We were fascinated to see the ‘Natural History’ section where there was a collection of reptiles, mammals, amphibians, birds, and fishes. There was an outdoor cafeteria where we spent a lot of time cherishing the precious artifacts that we witnessed at the end of the visit.
This was our third day in Mumbai city and we were enjoying our vacation to the fullest. The culture, language and cuisines, all was very different but fascinating. Mumbai is also a hub of temples and one such famous temple is the Mahalaxshmi temple.
Though it is located at a considerable distance from our place of stay, we decided to visit the place by leaving early from the hotel. On the third day of our vacation, we had our breakfast early and kept some snacks with us, and headed towards the destination in the pre-booked taxi.We reached the temple at the expected time. It was early in the morning and still many people were there offering prayers. The environment was filled with serenity and fragrance of flowers and incandescent sticks.
We entered the temple and realized that three deities are worshipped inside the Mahalaxmi temple – Kali, Saraswati and Lakshmi. The temple authorities have embellished the idols of these goddesses with gold ornaments, pearl necklaces and precious nose rings.However, the temple is named after the Goddess Lakshmi, whose main idol is installed on the far side of an ornamented gate. Goddess Lakshmi is seen sitting on a tiger, unlike the other places where goddess is seated on a lotus flower.
The temple is considered sacred and is always visited by locals and tourists to offer their prayers to the goddesses. In the temple premises and outside are present numerous stalls that sell the things that are needed for offering prayers to the Devis. These prove to be immense help to the tourists who don’t know about the rituals or don’t have prior plans to offer ‘pooja’. All the things like garlands, flowers, incandescent sticks are available at these shops.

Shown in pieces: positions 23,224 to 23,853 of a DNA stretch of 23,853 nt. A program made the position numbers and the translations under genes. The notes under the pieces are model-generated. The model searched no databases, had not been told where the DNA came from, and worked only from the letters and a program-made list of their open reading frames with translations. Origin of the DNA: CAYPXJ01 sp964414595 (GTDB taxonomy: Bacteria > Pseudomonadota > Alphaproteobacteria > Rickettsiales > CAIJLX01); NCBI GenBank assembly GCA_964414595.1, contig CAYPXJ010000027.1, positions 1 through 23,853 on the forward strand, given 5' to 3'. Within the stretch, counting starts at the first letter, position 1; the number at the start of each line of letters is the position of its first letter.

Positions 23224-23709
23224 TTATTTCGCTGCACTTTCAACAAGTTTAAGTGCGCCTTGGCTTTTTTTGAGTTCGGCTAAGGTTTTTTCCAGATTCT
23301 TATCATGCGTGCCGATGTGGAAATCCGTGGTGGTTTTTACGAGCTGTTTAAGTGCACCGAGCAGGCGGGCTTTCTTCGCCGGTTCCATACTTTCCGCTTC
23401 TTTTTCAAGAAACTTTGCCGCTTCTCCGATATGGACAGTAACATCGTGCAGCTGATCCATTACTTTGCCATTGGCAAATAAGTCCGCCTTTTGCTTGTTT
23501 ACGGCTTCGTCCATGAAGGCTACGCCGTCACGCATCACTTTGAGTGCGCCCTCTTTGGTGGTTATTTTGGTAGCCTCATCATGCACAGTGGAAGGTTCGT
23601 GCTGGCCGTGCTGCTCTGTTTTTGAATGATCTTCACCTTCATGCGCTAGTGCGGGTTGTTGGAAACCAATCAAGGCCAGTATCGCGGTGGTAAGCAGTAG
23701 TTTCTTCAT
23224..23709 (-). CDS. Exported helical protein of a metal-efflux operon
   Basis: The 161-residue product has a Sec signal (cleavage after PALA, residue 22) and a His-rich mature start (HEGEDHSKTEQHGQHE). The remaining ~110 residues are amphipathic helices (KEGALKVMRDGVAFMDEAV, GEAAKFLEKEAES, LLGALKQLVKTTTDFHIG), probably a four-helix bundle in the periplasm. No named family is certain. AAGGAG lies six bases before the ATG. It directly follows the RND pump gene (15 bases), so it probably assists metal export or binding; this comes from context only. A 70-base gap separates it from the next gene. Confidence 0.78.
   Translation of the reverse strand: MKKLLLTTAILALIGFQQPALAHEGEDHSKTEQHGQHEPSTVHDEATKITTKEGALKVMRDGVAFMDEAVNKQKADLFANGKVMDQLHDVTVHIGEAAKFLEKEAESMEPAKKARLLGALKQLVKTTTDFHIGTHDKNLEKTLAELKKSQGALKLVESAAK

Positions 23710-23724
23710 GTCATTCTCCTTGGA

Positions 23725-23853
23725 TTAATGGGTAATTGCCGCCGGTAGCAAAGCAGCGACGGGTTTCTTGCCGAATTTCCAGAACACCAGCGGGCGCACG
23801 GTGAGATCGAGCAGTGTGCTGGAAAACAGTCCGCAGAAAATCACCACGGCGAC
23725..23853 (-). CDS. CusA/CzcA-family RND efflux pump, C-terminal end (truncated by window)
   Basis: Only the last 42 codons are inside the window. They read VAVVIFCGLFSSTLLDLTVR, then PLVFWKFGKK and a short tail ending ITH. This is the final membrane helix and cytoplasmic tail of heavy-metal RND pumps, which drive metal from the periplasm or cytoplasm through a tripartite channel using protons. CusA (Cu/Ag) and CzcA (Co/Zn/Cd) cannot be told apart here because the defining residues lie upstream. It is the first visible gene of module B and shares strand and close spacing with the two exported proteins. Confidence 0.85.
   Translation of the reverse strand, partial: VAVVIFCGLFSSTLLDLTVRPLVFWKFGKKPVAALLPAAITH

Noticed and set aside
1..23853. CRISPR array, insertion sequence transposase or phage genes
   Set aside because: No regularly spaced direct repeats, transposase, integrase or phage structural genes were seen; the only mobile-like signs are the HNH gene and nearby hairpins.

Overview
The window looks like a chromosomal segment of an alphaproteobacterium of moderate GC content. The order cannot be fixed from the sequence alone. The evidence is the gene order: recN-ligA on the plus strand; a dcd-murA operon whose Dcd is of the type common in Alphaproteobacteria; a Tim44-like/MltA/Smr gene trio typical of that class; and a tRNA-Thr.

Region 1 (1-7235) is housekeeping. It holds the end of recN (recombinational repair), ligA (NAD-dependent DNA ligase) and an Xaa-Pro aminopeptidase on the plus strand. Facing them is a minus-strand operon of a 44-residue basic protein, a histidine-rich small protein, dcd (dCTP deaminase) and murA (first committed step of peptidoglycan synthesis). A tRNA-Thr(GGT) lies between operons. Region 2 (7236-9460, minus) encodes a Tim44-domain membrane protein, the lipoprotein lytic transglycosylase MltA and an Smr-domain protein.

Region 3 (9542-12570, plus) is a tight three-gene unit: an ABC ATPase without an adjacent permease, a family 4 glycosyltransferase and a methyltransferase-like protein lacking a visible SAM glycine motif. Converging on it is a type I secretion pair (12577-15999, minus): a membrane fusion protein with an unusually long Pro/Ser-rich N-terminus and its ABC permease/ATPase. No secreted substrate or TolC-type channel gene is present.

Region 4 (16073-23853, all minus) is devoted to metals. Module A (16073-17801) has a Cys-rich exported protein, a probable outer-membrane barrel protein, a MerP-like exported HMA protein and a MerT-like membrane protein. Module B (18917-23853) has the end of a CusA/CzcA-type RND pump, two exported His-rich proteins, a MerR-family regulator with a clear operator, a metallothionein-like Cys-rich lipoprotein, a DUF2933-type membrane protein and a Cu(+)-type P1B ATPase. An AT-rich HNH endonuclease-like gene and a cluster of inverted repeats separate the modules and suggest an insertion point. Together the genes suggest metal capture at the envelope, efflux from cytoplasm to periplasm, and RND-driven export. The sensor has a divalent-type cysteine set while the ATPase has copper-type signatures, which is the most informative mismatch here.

We also bought the necessary things required and offered pooja to the Goddess Mahalaxmi.We were told that during the festival of Navratries, the temple gets packed up with devotees who wait in long queues to offer their prayers. India is undoubtedly a place full of faith and devotion. Every part of our country has place for worship and devotion. That is the power that keeps us moving.
After having our breakfast, we headed for our first destination in Mumbai that was the national gallery of modern art. We decided to travel through the local train as that was the easiest way to dodge the heavy traffics of Mumbai. We reached the gallery that was located in Colaba in southern Mumbai, and were excited to see some amazing art works that were exhibited in the gallery.
The National Gallery of Modern Art in Mumbai came into being in the year 1996 and was established with the intention to encourage modern trends in Indian art and culture. It remains open for public for a limited time period from 10 am to 5 pm and is closed on Mondays. The organization is recognized to have famous works of the artists from India as well as from various parts of the world. The organization has its branches spread over to Bangalore and Delhi.